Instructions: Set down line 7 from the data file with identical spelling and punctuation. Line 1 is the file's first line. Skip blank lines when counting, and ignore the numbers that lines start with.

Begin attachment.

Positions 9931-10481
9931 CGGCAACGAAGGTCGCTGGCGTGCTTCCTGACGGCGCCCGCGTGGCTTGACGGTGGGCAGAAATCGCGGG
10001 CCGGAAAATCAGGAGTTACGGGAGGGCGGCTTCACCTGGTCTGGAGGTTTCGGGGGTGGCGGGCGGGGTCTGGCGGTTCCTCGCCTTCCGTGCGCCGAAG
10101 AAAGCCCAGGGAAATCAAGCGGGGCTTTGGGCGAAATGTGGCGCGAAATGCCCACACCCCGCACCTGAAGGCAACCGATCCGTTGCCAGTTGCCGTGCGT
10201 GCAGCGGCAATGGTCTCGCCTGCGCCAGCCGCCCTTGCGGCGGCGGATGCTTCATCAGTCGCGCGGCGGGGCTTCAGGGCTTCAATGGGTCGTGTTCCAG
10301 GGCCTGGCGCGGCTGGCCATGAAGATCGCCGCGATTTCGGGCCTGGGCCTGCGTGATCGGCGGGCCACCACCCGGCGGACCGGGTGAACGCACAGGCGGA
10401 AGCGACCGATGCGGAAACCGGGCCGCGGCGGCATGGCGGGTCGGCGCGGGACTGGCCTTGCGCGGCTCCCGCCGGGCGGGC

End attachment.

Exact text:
10401 AGCGACCGATGCGGAAACCGGGCCGCGGCGGCATGGCGGGTCGGCGCGGGACTGGCCTTGCGCGGCTCCCGCCGGGCGGGC